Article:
THE dour Protestants of the Reformation loathed stage dramas, regarding them as being rife with immortality and reminiscent of the quasi-religious theatrical events of Catholic times.
It was not until 1752 that a makeshift theatre appeared in Glasgow, at the top of the High Street. Patrons, however, sometimes required armed guards to protect them from the anger of the mob.
The booth was demolished in 1754 on the orders of a firebrand minister who saw the performances as a 'limb of Satan'.
The next theatre opened in 1764 in Grahamstown – now the area beneath Central Station but at the time a village outside the city boundaries, and hence protected from the disapproving magistrates.
On the opening night the scenery was deliberately set on fire – and in 1782 the theatre finally burned to the ground.
Sheridan Knowles worked as a teacher of elocution on Trongate, writing plays in his spare time.
In 1820 he sent his work, Virginius, to William Macready, one of the greatest actors on the London stage.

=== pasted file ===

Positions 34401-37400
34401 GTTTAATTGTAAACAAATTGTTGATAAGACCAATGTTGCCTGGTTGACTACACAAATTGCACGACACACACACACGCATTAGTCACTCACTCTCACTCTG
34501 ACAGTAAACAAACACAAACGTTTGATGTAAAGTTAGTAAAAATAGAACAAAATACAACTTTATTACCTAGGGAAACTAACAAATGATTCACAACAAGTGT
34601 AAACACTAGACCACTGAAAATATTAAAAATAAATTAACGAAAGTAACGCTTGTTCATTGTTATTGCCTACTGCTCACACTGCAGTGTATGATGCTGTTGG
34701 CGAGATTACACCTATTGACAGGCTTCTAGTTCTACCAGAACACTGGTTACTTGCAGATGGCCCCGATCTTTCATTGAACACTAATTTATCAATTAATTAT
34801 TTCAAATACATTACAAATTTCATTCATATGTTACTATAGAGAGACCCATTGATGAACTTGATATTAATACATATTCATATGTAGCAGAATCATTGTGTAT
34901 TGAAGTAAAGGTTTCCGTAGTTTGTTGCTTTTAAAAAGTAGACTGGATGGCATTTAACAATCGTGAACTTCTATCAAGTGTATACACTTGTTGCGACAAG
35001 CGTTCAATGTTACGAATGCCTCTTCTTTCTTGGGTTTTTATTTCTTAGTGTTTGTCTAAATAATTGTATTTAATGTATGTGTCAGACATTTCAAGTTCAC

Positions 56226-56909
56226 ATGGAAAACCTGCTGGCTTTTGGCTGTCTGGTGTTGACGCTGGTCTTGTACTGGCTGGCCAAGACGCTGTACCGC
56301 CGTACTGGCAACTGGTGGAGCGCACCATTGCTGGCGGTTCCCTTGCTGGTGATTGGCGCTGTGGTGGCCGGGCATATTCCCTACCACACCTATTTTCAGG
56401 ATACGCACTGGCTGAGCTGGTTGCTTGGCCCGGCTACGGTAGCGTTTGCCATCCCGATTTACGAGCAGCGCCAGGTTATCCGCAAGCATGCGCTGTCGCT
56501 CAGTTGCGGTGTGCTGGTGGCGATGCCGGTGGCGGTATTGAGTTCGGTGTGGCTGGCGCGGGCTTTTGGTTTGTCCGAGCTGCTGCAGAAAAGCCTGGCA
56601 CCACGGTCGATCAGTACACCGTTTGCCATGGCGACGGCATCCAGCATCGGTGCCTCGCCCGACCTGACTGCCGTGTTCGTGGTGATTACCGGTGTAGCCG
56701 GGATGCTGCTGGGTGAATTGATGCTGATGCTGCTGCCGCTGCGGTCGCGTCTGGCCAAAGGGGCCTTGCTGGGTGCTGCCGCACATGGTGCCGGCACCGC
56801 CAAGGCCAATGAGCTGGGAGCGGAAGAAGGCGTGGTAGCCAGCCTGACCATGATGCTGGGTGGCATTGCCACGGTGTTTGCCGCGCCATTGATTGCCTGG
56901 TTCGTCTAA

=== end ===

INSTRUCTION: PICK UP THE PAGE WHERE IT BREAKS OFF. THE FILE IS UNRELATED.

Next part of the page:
As soon as Macready read the manuscript he took the first coach to Glasgow where, incognito, he watched the play during its run at the Theatre Royal on Queen Street.
Within a month Virginius was wowing the crowds at Covent Garden.
The Theatre Royal on Queen Street, incidentally, was destroyed by fire in 1829.
It had opened in 1805 and was said to be the finest theatre outwith London. It boasted the novelty of gas lighting, but it was said to be a gas fault that led to the blaze in 1829.
Today the name Theatre Royal is of course associated with the famous venue at the top of Hope Street.
The first theatre opened on the site in 1867 and after two fires re-opened in the September of 1895.
The King's Theatre and the Pavilion Theatre both opened in 1904. The building occupied by the Citizens first opened in 1878.
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